Author(s): Stewart L, Ireton GC, Champoux JJ
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Abstract Human topoisomerase I (topo I, 91 kDa) is composed of four major domains; the unconserved and highly charged "N-terminal" domain (24 kDa), the conserved "core" domain (54 kDa), a poorly conserved and positively charged "linker" region (5 kDa), and the highly conserved "C-terminal" domain (8 kDa) which contains the active site tyrosine at position 723. Here we demonstrate that human topo I activity can be reconstituted by mixing a 58 kDa recombinant core domain (residues Lys175 to Ala659) with any one of a series of recombinant C-terminal fragments that range in size from 12 kDa (linker and C-terminal domains, residues Leu658 to Phe765) to 6.3 kDa (C-terminal domain residues Gln713 to Phe765). The C-terminal fragments bind tightly to the core domain, forming a 1:1 complex that is stable irrespective of ionic strength (0.01 to 1 M). The reconstituted enzymes are active only over a relatively narrow range of salt concentrations (25 to 200 mM KCl) as compared to the intact topo70 enzyme (missing the N-terminal domain). Under physiological conditions (150 mM KCl and 10 mM Mg2+) they are much more distributive in their mode of action than topo70. The reconstituted enzyme binds DNA with an affinity that is approximately 20-fold lower than that of the intact topo70. In addition, the cleavage/religation equilibrium of the reconstituted enzyme appears to be biased towards religation relative to that of the intact enzyme. Despite differences in the cleavage/religation equilibrium and affinity for DNA, the reconstituted and intact enzymes have identical sequence specificities for the cleavage of duplex DNA or suicide cleavage of oligonucleotide substrates.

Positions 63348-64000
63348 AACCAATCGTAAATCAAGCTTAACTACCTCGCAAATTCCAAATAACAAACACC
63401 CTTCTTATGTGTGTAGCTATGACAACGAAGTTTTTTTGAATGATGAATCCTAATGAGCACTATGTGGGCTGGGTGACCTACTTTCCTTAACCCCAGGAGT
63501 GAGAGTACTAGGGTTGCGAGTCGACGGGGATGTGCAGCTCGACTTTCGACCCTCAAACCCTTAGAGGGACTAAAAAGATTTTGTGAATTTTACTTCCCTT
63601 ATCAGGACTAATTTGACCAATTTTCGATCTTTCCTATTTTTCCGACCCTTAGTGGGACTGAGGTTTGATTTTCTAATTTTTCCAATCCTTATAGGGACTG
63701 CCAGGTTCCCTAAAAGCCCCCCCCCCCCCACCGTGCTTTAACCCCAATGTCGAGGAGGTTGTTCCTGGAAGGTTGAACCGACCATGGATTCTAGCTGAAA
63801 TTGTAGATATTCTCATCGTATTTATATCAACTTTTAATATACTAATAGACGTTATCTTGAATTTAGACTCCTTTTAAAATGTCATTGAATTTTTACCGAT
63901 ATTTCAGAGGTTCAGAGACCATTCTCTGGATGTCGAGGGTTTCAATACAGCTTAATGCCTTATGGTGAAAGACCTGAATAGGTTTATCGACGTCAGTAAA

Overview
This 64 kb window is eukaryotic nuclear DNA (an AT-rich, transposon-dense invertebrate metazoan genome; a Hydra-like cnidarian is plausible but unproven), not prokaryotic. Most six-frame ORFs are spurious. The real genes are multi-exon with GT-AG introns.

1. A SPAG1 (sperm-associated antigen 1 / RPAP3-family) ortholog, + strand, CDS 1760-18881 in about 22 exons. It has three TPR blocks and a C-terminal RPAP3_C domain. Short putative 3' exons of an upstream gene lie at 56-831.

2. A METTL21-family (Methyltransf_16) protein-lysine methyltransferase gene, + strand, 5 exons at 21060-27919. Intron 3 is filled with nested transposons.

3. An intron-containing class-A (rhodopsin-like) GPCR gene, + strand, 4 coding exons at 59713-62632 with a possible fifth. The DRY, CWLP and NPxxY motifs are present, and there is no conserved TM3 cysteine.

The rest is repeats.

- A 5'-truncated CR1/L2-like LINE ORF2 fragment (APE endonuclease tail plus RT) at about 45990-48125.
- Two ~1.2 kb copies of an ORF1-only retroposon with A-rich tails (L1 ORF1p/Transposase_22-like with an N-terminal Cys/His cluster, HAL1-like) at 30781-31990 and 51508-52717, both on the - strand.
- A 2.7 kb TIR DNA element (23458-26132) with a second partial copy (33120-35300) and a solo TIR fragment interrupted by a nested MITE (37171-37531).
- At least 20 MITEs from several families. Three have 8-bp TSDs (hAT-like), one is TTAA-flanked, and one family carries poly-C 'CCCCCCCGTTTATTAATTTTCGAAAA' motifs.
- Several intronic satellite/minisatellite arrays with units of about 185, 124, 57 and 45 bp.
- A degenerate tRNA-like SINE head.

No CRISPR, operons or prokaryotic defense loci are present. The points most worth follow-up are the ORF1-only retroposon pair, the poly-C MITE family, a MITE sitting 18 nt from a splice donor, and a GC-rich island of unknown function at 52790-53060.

This article was published in J Mol Biol
and referenced in Journal of Antivirals & Antiretrovirals